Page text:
Both are really good for those reasons: if I were to pick, it would honestly depend on my mood. This one is lighter in a refreshing way. This one is also more like cream to me than Mandala’s, but Mandala’s is a little more like toffee. The final decider is really price to me, in which Mandala has the upper hand. I’m so glad that I got a sample, and it is sooo good.

And now, I’ve had way too much tea. I was originally going to save it for school, but seeing how quickly some of my green oolongs are starting to come closer to their shelf life’s end, and how drastically the humidity has changed in my house (curse Michigan whether!), I’ve been paranoid and downing all of them before they go bad. I’ll be more conservative tomorrow, and aiming for the other Liquid Proust Co. samples. Yet currently, I need the L-theanine and caffeine to keep me awake and painting a certain phoenix I commissioned for my sister.

Flavors: Cream, Milk, Orchid, Smooth, Sweet, Vanilla

185 °F / 85 °C 3 min, 30 sec 1 tsp 7 OZ / 207 ML

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Thank you, Liquid Proust again! It tasted like a paler version of Mandala’s Tie Guan Yin. I definitely got Orchid, some cream, and some sweetness with a butter aftertaste. I am glad I did the western because I wouldn’t have been able to otherwise taste it. I liked it, and it reminded me of my new coming preference for greener style oolongs. Only complaint is that it was watered down. Glad I sampled it.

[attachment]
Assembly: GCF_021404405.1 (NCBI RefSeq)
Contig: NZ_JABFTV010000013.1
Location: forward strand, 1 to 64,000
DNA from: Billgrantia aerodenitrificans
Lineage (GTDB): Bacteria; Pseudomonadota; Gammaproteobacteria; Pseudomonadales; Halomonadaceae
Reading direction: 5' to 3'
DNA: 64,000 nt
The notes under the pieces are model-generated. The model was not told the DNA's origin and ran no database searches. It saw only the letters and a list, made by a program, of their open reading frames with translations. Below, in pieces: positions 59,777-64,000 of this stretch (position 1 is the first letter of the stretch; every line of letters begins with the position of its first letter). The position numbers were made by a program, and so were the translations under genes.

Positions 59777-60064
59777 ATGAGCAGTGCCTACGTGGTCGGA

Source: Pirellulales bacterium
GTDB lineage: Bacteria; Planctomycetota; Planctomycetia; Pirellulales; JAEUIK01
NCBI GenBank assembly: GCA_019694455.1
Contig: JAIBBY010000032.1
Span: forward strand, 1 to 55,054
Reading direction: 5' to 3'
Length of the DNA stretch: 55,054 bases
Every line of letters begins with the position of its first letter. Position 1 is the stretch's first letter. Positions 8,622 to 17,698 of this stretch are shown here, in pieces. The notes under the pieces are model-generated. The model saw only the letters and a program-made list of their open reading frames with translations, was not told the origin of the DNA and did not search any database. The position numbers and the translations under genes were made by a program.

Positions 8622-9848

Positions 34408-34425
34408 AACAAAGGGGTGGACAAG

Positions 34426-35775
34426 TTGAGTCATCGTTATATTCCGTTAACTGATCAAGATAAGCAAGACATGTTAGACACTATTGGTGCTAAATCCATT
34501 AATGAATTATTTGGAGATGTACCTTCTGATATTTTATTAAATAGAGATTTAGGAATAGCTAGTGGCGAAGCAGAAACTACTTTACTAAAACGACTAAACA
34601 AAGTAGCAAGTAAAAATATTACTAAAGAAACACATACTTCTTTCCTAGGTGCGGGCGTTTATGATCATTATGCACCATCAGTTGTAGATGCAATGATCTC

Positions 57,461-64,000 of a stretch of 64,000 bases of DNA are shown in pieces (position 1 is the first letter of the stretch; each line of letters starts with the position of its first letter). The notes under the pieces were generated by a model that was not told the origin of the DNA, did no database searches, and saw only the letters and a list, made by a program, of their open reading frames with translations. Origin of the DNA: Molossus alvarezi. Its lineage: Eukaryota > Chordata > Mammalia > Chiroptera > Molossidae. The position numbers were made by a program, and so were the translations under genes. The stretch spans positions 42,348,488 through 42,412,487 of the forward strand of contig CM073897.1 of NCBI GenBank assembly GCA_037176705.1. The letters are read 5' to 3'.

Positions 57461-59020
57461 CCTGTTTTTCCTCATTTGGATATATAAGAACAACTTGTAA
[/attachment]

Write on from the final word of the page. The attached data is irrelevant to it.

Flavors: Cream, Orchid, Sweet

185 °F / 85 °C 3 min, 0 sec 1 tsp 7 OZ / 207 ML
Liquid Proust

I have experienced Dachi to be a bit weak too

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I really enjoyed this one, LiquidProust. It’s very similar to Numi’s Chocolate Pu-Erh, but a little bit more complex. It was silkier, with milk chocolate being followed by a floral moss. The texture was pretty creamy, and fairly smooth. I soaked it the first time in three minutes, then the second in four. It started to fade in the third, with bits of grass, moss and flowers, but still smooth.

I added sugar the second time after sipping it a few moments pure, and it brought out the chocolate a little bit more. If were to guess, I think the base might be a roasted Tie Guan Yin because it has remnants of the floral character of one. The only other Tie Guan Yin I could compare it to is maybe the one by Rishi, which is partially roasted.